Just as I come out, a doe and her grown fawn emerge from the lilac. We stand and stare at each other. I notice one of her ears has a crimp.

After a night of high winds, the lilac is more threadbare than ever, and in the crowns of the oaks, only the odd clot of a drey remains.

Melted frost shining like dew on the lilac. A deer trots down the road and into the yard to graze, raising her head to keep an eye on me.

Next to the mostly brown woods, the great yellow blob of the lilac seems almost scandalous. It trembles as small birds pass through it.

In the downpour, a chipping sparrow forages for its breakfast beneath the lilac leaves, gleaning insects that sought shelter from the rain.

Above the almost-blooming lilac, a hummingbird is doing his courtship display, rocketing back and forth like the pendulum of a crazed clock.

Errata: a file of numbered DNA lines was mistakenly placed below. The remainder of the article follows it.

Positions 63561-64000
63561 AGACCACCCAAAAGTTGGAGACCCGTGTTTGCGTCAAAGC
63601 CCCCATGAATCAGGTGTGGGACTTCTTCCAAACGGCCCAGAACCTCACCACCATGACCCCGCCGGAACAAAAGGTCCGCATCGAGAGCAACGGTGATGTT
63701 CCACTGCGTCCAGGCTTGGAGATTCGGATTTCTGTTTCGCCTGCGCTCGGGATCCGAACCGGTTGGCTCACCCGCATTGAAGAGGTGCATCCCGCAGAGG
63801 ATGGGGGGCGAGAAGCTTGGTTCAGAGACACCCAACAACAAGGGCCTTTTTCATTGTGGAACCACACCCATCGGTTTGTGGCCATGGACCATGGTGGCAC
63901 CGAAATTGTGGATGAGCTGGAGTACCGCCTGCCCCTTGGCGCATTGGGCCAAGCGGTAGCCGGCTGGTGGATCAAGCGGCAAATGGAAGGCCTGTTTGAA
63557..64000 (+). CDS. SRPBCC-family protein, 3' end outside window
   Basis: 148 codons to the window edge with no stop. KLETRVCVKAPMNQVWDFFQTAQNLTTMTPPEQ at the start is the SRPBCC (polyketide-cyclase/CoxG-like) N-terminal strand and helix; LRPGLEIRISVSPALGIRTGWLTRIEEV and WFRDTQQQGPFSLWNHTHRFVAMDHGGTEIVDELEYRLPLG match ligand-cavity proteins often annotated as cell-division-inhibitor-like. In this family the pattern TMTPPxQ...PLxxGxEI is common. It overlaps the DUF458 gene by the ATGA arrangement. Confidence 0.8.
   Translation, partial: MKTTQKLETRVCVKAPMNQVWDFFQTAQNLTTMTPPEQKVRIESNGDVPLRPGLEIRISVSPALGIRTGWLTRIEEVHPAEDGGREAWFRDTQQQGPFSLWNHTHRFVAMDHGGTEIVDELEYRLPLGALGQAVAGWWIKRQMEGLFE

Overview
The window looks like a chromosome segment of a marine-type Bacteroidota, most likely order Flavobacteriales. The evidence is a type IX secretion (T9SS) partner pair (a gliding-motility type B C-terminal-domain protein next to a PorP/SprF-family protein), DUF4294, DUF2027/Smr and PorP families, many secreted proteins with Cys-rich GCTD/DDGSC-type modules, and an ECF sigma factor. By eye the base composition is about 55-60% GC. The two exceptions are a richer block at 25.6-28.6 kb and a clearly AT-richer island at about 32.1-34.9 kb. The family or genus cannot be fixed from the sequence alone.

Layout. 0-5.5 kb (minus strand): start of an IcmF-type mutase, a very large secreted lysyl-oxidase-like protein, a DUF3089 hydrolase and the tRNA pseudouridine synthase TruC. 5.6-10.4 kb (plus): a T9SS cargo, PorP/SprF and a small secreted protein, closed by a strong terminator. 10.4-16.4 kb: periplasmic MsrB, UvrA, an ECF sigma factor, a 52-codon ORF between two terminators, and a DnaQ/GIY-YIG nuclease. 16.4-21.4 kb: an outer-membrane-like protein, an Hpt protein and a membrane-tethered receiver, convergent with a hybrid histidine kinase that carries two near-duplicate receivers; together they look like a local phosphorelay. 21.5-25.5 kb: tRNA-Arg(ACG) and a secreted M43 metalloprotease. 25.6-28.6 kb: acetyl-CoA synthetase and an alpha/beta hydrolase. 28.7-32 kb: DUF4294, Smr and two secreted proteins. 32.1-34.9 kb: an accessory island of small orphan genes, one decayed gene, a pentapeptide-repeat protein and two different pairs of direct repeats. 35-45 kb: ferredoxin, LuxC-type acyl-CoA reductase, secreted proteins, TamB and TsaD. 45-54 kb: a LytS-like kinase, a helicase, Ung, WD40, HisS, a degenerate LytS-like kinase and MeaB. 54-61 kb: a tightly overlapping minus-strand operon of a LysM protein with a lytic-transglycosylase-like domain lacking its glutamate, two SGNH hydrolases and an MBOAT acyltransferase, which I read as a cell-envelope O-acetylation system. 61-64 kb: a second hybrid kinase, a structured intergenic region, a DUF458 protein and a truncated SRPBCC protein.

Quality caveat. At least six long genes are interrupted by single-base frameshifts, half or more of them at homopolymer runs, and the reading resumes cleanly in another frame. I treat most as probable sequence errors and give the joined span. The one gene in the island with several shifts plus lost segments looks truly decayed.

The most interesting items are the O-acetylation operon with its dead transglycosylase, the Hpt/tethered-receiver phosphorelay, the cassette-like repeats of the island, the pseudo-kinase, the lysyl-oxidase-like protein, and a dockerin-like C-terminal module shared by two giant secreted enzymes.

Flies and butterflies, gnats and gnatcatchers, blue-headed vireo, paper wasp. The towhee in the lilac bush starts his song with a stutter.

Windy and cold. A ladybird beetle creeps slowly across the porch floor, warmed by intermittent sun. Buds swell yellow on the lilac bush.

The excited yelling of my young niece, out tracking animals in the snow with her grandmother. A Carolina wren scolds from the lilac bush.

At last, the ground is white again. The cardinal sheltering in the lilac bush flings the snow from her feathers with a flick of her wings.

A steady shimmer of rain. Wet tree trunks glow gray-green with lichen, and the lilac looks festive with its orange strings of dead bindweed.

A foraging chickadee gives the lilac twigs a thorough grooming. I shut my eyes against the sun and see its white prints all over my retina.

A skim of snow on the springhouse roof glows faintly blue under the blue sky. The sun turns the old, limp lilac leaves into stained glass.